The advantage of recombinant vaccines is that they can be used for people with weakened immune systems as well. However, one shortcoming is that you need to get booster shots to maintain the effect of the vaccine.

What does the vaccine do?

A nasal vaccine is delivered through the nose or mouth and it is expected to work on the mucosal lining, prompting an immune response at the entry points of the virus in the human body.

It likely prevents the infection right there, thereby also blocking its spread. Scientists have called this sterilising immunity, where the virus is prevented from causing infection in the host effectively.

On its website, Bharat Biotech said , “The nasal route has excellent potential for vaccination due to the organised immune systems of the nasal mucosa”. Effectively, intranasal candidates have shown good potential for protection in animal studies conducted thus far.

What are the advantages of a nasal vaccine?

Nasal vaccine comes with the guarantee of better compliance and the advantage of lower costs.

It can be an option for children too, for whom it has not been authorised for use yet.

Currently most COVID vaccines approved for public Immunization are Intramuscular shots/ jabs.

In August 2020, scientists at Washington University School of Medicine said they had developed a nasal vaccine that targets the SARS-CoV-2 virus. The vaccine could be given in one dose via the nose and was effective in preventing infection in mice susceptible to the novel coronavirus. The investigators then revealed their plan to test the vaccine further on non-human primates and humans.

Early studies at Washington University, according to a report published on the varsity’s website, “showed that nasal delivery of this vaccine creates a strong immune response throughout the body, especially in the nose and respiratory tract. In animal studies, the nasal vaccine prevented infection from taking hold in the body.”

Other such nasal vaccines:

So far, intranasal vaccination is being used only for influenza . However, it cannot be used on certain groups of people, particularly those who have compromised immune systems.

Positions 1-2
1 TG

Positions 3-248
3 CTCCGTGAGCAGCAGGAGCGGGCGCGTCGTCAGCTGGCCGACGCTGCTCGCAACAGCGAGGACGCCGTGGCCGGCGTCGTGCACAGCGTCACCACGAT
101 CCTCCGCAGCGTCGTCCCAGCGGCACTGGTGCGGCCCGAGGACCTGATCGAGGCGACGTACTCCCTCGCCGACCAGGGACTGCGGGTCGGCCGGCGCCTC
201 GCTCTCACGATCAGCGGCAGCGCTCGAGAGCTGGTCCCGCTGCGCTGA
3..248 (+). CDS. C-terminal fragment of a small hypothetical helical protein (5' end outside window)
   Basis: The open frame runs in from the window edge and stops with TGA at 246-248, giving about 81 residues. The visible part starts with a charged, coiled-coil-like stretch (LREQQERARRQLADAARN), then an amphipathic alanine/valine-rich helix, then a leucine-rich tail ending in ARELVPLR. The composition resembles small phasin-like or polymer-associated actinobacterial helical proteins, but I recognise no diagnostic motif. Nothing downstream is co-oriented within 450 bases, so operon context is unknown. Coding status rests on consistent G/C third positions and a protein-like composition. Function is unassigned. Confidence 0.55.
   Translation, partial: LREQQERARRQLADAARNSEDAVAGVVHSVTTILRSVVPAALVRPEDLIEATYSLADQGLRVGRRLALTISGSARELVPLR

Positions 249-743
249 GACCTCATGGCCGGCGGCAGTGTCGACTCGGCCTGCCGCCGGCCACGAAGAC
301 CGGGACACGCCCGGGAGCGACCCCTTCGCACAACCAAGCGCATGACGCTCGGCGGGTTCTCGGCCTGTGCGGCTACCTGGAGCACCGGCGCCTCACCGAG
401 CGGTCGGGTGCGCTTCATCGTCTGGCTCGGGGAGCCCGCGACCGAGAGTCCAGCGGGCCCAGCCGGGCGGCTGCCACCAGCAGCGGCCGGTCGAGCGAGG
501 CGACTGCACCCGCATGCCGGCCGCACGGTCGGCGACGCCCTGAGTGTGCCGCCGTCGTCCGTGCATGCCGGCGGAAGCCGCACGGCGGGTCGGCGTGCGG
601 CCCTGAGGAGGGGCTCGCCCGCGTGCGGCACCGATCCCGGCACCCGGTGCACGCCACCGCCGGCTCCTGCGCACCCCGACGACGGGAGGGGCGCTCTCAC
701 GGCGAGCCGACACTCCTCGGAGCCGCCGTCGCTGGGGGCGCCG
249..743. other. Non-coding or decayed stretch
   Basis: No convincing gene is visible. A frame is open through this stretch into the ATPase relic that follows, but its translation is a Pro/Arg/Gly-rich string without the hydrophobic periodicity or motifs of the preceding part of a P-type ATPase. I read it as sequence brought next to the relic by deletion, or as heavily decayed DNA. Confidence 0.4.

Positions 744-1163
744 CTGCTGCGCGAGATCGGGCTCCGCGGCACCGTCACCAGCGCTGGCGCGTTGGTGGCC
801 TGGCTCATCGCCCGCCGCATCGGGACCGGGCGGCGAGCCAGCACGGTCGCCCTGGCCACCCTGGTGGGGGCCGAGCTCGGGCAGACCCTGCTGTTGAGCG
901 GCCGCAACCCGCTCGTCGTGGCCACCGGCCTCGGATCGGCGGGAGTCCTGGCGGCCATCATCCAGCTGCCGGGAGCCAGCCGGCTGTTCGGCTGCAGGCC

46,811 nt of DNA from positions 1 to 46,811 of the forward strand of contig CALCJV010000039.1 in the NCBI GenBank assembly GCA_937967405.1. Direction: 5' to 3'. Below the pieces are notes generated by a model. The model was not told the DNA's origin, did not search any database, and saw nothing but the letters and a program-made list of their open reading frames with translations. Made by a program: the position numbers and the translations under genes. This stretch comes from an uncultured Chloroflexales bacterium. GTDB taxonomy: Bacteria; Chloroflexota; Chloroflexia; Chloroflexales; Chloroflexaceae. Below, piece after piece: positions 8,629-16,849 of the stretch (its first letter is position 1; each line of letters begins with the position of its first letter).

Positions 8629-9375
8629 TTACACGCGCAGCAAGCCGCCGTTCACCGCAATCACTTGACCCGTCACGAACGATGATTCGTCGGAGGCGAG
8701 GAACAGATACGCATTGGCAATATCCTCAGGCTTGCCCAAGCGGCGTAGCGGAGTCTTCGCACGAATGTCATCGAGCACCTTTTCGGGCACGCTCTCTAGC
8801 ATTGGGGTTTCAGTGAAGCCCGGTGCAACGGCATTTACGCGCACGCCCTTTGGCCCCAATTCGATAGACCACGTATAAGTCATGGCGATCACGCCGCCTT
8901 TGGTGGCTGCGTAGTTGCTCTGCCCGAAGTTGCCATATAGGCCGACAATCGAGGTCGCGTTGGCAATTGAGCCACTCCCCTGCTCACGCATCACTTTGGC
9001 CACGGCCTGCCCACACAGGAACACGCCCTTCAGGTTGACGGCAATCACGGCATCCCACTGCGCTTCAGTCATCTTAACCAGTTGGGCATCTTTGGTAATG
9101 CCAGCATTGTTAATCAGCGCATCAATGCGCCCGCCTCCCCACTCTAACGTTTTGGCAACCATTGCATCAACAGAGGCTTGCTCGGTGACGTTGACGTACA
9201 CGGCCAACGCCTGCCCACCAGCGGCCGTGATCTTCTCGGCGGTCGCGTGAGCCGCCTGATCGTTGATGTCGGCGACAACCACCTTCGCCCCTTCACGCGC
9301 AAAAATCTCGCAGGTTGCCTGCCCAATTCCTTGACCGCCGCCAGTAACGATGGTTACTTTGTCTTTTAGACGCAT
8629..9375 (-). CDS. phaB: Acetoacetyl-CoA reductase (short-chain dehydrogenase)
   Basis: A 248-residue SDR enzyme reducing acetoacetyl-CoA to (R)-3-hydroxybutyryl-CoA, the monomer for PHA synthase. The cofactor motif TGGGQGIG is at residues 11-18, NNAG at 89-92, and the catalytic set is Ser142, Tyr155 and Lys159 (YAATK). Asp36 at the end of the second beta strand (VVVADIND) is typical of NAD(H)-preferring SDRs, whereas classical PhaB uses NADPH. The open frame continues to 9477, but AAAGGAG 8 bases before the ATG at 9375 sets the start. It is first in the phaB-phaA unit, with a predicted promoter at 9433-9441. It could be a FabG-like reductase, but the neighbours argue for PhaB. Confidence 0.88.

Lacunae of current COVID vaccines:

COVID-19 vaccines currently in use do a good job of reducing disease severity and preventing hospitalisation, but don’t block mild illness or transmission that well.

The reason for that is that they are injected into the muscle. Intramuscular shots prompt an immune response that includes T cells, which destroy infected cells, and B cells, which produce antibodies that ‘neutralise’ pathogens — binding to them to stop them entering healthy cells. These cells and antibodies circulate through the bloodstream.

But they aren’t present at high enough levels in the nose and lungs to provide rapid protection. In the time it takes for them to journey there from the bloodstream, the virus spreads, and the infected person gets ill.

Way forward:

Efficacy study of nasal vaccine:

Exactly how successful these vaccines will be is unclear. Expecting a vaccine to stop transmission of a virus or prevent even mild illness — achieving what is called sterilising immunity — is a high bar. We won’t know whether the vaccine can achieve this until we have conducted further efficacy studies.

In a release, Bharat Biotech said: “The product — iNCOVACC — is stable at 2-8°C for easy storage and distribution. The reactogenic events and adverse events that were documented during the trial were highly comparable to the published data from other COVID-19 vaccines. Product development data will be submitted to peer-reviewed journals and will be made available in the public domain.”

The University of Washington article indicated that two clinical trials of the nasal vaccine were conducted in India which showed that the vaccine is safe and effective at eliciting a strong immune response in people when used either as a primary vaccine or as a booster.”


Early publication of trial data and a speedy rollout of a nasal vaccine would be ideal. By avoiding the jab, the nasal vaccine might be more appealing to people not yet vaccinated. It can be an option for children too, for whom it has not been authorised for use yet.